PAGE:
Tag Archives: colors

Two-Dimensional Ideas on Paper: Nature’s Collage

Two-Dimensional Ideas on Paper: Nature’s Collage
Nature's Collage

Nature’s Collage

The craft NATURE COLLAGE is adapted from the project “World of Nature/Spring Mural Collage” found in the Arts and Crafts Activities Desk Book by Joyce Novis Laskin and published by Parker Publishing Company in 1971.

MATERIALS:

White glue or glue stick

cardboard any size

Scissors

Any combination of: poster or acrylic paints, brushes, fabric scraps, newspapers, magazines, photos, pen and ink, crayons, construction paper, tissue paper, brown paper bags, ribbon, buttons, etc.

Objects from nature: leaves, twigs, bark, shells, pebbles, seeds from plants, etc.

1. A collage is a composition or picture made by attaching different found objects and materials to a surface. That surface is often (but not always) flat. Like all forms of art, the first step in making a collage involves thinking. What will the collage be about?

2. Decide the size of the collage. Glue, draw or paint everything on the cardboard so it is important to decide if you want a large or a small collage. Use a large sheet or cut it in half.

3. Next, decide if you want the design to flow across the cardboard (horizontally), from the top to the bottom (vertically) or from corner to corner (diagonally).To create depth, larger objects should stand in front of smaller ones. It is smart to work from the back to the front of the collage so glue the smaller objects first. This gives the person looking at the collage a feeling of depth. “Depth” means that you can see objects in back of the objects that are in front of the scene that you are creating.

4. Collect the materials that you will be using. Different materials make up a collage.  This collage project has one main subject (nature) so collect many objects from and about nature. Photographs, drawings of objects from nature (the sun, butterflies, bees, birds, clouds, etc.) can also be used.

Use cut paper, too. Cut the paper into different shapes suggesting nature (i.e., leaves and flowers) using scissors. This will produce paper edges that are wavy, zigzagged or straight.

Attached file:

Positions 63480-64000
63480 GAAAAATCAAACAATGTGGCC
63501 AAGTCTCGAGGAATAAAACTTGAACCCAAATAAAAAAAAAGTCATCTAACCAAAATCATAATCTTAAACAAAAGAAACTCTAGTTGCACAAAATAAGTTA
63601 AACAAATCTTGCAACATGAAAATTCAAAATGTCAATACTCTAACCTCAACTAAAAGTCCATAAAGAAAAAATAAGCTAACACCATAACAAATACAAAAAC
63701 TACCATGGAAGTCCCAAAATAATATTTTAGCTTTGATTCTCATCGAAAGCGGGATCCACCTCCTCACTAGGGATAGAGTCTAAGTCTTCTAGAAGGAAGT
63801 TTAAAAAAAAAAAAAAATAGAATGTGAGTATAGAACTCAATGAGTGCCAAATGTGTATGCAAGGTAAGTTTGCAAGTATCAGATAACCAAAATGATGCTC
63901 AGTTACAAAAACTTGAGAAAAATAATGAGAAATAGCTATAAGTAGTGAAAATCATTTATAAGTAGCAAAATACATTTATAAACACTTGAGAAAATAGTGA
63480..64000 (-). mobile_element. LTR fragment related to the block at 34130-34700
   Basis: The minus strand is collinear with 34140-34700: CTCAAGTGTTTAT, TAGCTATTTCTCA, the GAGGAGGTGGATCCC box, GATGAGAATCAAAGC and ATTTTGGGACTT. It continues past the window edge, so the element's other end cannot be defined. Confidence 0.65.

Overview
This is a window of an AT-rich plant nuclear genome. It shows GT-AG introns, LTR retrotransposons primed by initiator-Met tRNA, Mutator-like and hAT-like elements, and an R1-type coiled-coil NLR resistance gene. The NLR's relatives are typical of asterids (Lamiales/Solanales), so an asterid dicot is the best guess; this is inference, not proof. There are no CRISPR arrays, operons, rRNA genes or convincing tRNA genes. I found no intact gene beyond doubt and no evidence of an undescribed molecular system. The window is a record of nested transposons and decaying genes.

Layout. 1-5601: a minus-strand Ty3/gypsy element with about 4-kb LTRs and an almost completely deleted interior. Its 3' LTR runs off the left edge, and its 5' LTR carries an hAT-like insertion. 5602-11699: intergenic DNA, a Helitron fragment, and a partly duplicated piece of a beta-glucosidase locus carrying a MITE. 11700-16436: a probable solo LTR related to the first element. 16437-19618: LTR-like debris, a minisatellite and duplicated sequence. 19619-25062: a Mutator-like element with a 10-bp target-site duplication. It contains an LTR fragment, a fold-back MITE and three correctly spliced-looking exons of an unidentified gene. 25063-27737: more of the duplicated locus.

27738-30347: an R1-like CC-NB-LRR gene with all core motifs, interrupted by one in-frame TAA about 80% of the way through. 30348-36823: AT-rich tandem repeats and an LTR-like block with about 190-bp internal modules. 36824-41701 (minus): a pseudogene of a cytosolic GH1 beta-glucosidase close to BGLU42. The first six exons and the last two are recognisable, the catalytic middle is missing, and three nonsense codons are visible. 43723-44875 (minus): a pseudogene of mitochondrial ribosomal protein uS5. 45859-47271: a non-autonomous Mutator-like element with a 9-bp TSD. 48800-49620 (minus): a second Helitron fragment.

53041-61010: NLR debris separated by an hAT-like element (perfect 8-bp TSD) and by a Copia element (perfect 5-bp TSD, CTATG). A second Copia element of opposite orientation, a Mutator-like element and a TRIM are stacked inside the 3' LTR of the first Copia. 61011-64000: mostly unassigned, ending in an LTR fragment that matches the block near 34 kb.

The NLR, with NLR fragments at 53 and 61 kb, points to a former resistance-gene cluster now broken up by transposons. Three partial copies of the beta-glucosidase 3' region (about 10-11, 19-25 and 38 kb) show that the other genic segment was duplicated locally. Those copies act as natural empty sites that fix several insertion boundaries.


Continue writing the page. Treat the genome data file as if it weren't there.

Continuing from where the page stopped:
Or fold the paper once. Turn the paper on the other side and fold again in the other direction. Tear the paper along the fold. Continue to fold and tear the paper into shapes. This creates ragged paper edges which will look different from the papers cut with scissors.

Glue the papers down and overlap them. The layers of tissue paper will show the color and shape of the paper or board underneath and create pretty designs.

5. Glue the materials to the cardboard. If you are not sure about the design, glue them to a piece of paper like construction paper before you decide to use them in the collage. If you decide that you can, glue the paper with the objects to the cardboard.

6. Frame the collage and hang on your bedroom wall!

VARIATION:

SEASHELLS: Find a couple of seashells. The kinds that are sort of flat are the best for this idea. Choose two or three colors of paint and squeeze some on a palette or piece of wax paper. Brush the paint on one side of the shell. Experiment with the amount of paint. Print the shell on a piece of construction paper by rolling it and pressing. Do this with the other colors and shells, occasionally overlapping some of the shells to create a pattern. To add another dimension to the shells, glue tiny seeds or pebbles on the ends of the printed shells. When the paint is dry, cut the printed shells and glue to the cardboard along with the other objects collected. (See the Summer Camp for Kids: Nature Prints tutorial on this website for more information.)

The collage below includes a drawing of a flower, a sun print of leaves and twigs, a part of a nature print of leaves and rubber stamped leaves.The background consists of assorted cut paper.